Old 29th April 2019, 12:00 PM   #43
Giordano
Penultimate Amazing
 
Join Date: Apr 2011
Posts: 15,562
Originally Posted by Thermal View Post
I suggest you read the posts that you are criticizing, not the OP article.
Well, I have to agree with Thermal (a rare occurrence for me) that your post did not fully reflect the views/opinions I've offered in this thread. But it's not worth arguing about.
Giordano is offline   Quote this post in a PM   Nominate this post for this month's language award Copy a direct link to this post Reply With Quote Back to Top
Old 29th April 2019, 12:00 PM   #44
theprestige
Penultimate Amazing
 
Join Date: Aug 2007
Posts: 34,721
Originally Posted by CORed View Post
A couple of points. I think where you draw the line in cases of doctors (or other people) expressing unsavory beliefs on internet platforms is a legitimate question, and I'd hate to see it reach the point where one had go closely adhere to political correctness to be a physician but I'm pretty sure this particular doctor is on the wrong side of the line. Also, releasing patient records is beyond the pale. In the US, I'm pretty sure he'd be looking at serious prison time for that. I don't know if that's true in Australia, but I can't imagine that it's acceptable anywhere.
I'd revoke his license and begin criminal proceedings over the patient records, full stop. But that's not what the article says is the main issue.

I'd be fine if his attitude made him unemployable to healthcare providers. I'd be fine if his attitude made him unsuccessful in private practice. What I'm not necessarily fine with is the idea that the state can or should withdraw his license, because of his attitude.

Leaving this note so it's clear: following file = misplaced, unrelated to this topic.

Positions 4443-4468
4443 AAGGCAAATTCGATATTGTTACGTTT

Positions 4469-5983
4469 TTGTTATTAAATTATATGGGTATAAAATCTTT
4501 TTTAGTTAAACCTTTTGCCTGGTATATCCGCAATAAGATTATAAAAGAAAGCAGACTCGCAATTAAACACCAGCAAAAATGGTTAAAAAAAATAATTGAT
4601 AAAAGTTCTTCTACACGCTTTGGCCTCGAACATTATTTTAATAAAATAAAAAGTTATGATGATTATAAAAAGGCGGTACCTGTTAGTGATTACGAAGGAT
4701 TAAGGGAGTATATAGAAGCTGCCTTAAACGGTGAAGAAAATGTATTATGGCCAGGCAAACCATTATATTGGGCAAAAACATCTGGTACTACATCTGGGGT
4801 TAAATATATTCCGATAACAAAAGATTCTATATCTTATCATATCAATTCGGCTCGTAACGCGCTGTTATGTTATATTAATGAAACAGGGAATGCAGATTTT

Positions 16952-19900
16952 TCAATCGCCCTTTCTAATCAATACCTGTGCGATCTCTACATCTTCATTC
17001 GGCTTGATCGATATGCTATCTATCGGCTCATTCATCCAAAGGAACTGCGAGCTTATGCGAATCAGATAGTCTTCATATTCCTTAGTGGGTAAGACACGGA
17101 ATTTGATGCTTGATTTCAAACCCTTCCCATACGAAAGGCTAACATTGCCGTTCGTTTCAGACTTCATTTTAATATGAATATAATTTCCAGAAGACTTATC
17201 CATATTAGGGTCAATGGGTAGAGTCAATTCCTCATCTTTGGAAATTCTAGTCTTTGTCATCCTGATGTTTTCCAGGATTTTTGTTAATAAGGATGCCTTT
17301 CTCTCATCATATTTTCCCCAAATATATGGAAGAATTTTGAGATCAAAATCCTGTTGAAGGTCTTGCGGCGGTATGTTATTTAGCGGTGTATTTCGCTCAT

theprestige is offline   Quote this post in a PM   Nominate this post for this month's language award Copy a direct link to this post Reply With Quote Back to Top
Old 29th April 2019, 12:10 PM   #45
Giordano
Penultimate Amazing
 
Join Date: Apr 2011
Posts: 15,562
Originally Posted by Skeptic Ginger View Post
It matters because doctors are not robots. You don't have the extreme beliefs about women and have it not manifest in your attitude toward patients.

The extent the males on this forum are going to to dismiss this as some unrelated FB posts or posts on a forum is interesting.
I fully agree with you on this. It is absurd to suggest that one's feelings about (a subset of one's patients) would not very, very likely affect one's professional treatment of them, and this can manifest in ways that would hard to prove in a large medical practice. It can even happen even if one is "trying" to ignore one's hatred/biases in one's professional life. Hating women will likely color one's professional interactoins with them even if one is attempting to act professionally.

O, BTW- I am male. Even more, I am an old-fart of a male.
Giordano is offline   Quote this post in a PM   Nominate this post for this month's language award Copy a direct link to this post Reply With Quote Back to Top
Old 29th April 2019, 12:15 PM   #46
Dr. Keith
Not a doctor.
 
Dr. Keith's Avatar
 
Join Date: Jun 2009
Location: Texas
Posts: 18,295
Originally Posted by isissxn View Post
Oh hey, I love that show! I hadn't run into someone else that watched it before.

I believe they're finally filming the final season now.

Louisa and Martin fight too much though. It can be super boring, and gives me claustrophobia. But everything else is gold.
Their relationship does not seem to be terribly healthy. She seems aware of his issues but unwilling to address them in any straightforward way.

Originally Posted by Bob001 View Post